From my experience, if you have more than 100 STAs on an AP you will notice an increase in latency as the AP has hit 50% processing power. Since these are basically the same thing as a wifi router for home use only differing software, at 50% though not topped out, they need more time to do things thus causing additional latency. Others here will have differing experiences with this line but this is what I have noticed and now strive to keep below the 45% mark for number of STAs per AP. I have found dual AP antennas designed to minimize tower costs, KP Performance in Alberta make a dual 60deg sector that allows two APs to share an antenna backplane but have seperate radiating elements. They even make dual frequency sectors but these are only 90deg coverage. My loaded sectors are approaching the requirement of using these antennas just to keep the AP use down. If you use a cmm or a packetflux timing system, its fairly painless to add APs in this manor and doubles the capacity available.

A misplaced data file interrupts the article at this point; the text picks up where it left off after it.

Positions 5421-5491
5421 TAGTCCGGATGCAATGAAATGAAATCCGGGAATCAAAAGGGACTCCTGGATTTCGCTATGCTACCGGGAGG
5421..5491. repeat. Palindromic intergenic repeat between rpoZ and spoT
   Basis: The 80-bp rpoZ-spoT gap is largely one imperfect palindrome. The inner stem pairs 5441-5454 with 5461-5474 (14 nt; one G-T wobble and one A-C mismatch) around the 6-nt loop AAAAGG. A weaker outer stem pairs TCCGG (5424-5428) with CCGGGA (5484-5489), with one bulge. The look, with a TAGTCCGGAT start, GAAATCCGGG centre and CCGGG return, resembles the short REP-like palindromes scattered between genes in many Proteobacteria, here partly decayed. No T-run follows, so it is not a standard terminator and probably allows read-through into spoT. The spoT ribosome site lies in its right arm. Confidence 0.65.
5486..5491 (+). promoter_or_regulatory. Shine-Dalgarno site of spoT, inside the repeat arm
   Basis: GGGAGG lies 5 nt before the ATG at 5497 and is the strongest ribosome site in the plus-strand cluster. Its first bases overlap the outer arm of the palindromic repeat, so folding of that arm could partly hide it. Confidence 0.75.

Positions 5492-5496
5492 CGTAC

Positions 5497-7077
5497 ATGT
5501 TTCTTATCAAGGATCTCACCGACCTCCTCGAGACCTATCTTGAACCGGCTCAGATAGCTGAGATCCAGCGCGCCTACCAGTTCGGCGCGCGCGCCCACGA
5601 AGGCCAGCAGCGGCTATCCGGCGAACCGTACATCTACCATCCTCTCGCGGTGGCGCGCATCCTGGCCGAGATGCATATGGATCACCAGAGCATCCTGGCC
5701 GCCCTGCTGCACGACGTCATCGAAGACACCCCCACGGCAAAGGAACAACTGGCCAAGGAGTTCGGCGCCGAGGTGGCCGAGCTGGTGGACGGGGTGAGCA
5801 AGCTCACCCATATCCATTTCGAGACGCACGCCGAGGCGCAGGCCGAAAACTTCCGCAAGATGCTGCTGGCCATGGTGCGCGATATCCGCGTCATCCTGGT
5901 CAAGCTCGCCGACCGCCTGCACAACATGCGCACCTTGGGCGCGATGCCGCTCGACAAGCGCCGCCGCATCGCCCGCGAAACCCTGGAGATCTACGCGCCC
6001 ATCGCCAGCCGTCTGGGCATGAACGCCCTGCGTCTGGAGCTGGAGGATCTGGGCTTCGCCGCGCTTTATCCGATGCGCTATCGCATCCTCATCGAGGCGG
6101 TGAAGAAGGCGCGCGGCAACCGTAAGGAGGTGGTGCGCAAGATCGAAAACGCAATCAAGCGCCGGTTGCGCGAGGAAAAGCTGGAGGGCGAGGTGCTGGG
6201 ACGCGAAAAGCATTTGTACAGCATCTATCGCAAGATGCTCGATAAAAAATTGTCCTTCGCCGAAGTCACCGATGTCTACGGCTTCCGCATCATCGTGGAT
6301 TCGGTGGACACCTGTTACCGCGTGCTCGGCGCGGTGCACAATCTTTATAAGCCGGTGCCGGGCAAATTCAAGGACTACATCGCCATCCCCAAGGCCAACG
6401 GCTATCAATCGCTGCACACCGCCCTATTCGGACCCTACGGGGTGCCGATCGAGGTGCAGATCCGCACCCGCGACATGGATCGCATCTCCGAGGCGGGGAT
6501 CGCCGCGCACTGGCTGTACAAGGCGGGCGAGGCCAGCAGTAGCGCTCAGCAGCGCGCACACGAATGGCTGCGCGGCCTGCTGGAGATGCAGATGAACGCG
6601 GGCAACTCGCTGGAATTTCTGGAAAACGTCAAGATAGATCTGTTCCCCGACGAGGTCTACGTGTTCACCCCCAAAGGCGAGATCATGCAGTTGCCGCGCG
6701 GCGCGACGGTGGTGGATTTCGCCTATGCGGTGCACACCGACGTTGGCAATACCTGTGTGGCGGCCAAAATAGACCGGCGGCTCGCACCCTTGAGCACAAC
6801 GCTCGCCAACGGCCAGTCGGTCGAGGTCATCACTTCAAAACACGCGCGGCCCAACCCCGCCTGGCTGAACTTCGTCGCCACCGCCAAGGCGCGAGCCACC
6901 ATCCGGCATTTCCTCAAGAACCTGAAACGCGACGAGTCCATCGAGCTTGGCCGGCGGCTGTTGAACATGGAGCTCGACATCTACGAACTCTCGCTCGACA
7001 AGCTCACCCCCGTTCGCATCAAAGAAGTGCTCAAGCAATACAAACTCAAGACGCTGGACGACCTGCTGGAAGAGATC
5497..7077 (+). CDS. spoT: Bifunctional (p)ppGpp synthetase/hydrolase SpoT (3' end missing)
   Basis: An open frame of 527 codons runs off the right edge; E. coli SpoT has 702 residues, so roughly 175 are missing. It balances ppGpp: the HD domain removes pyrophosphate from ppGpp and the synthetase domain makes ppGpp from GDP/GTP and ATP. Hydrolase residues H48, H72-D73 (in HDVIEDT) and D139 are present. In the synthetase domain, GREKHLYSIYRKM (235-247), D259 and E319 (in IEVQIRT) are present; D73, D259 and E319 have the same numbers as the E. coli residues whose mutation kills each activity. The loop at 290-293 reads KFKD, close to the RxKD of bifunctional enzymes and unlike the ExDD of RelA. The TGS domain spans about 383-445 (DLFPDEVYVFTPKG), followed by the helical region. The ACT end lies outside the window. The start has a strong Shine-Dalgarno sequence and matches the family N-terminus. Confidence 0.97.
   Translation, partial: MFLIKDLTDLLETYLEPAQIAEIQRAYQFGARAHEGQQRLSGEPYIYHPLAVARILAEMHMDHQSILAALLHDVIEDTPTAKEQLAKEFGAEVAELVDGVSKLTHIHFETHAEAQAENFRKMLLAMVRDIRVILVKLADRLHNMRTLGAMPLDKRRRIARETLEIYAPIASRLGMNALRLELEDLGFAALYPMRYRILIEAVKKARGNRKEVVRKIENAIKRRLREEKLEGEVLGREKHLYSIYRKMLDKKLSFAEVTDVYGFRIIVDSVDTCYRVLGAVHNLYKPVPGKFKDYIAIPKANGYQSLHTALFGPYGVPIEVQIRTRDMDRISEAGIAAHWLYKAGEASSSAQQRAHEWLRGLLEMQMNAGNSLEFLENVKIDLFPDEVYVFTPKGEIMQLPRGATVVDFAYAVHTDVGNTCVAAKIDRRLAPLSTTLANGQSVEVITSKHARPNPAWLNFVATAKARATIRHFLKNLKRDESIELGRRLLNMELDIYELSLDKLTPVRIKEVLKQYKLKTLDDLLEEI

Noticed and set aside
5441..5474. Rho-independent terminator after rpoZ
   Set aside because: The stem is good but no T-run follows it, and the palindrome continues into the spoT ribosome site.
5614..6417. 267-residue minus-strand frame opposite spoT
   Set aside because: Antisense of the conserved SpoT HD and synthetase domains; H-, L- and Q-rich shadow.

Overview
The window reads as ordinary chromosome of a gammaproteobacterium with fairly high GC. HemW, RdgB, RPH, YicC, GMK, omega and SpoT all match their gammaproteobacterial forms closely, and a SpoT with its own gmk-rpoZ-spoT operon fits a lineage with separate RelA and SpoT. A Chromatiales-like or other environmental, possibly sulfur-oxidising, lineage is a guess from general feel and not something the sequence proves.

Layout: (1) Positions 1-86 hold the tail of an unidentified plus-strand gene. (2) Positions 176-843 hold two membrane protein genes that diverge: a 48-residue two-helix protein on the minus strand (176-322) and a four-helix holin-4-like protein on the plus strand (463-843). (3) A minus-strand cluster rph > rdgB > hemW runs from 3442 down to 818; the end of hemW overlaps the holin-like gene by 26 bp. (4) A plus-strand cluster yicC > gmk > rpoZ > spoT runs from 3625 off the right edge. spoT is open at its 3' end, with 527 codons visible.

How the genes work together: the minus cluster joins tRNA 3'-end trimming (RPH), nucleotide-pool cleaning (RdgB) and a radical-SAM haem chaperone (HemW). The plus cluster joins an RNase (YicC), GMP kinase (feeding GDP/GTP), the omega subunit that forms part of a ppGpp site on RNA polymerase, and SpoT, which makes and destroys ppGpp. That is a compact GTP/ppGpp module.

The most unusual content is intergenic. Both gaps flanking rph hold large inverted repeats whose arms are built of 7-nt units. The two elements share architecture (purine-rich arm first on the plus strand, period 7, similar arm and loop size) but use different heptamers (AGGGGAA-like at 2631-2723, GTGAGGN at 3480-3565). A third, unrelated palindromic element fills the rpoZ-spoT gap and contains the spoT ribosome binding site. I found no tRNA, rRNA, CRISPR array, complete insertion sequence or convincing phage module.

Not that this is the way you should go but it is one way to ensure lower latency caused by packet processing and this also means a higher per tower subscriber ratio. Depending on where you are in the world, I am rural mostly with towns I cover, dual radio sectors start to look good on one side of the tower where STA density is greater. Make sure you plan your frequencies to account for the F/B reuse. The dual sector AP's can be on the same channel if the SSID is different and the timing settings are 100% the same. Use of a common timing system is heavily suggested.
You can reduce the ping in the epmp with 2.5 Ms frames. You loose about 10% of your speed in exchange for those few milliseconds. The latency isn’t caused from sync, it’s caused from the MAC. The epmp Mac in principle works similarly to other TDD systems in concept. Overall system gain are enormous.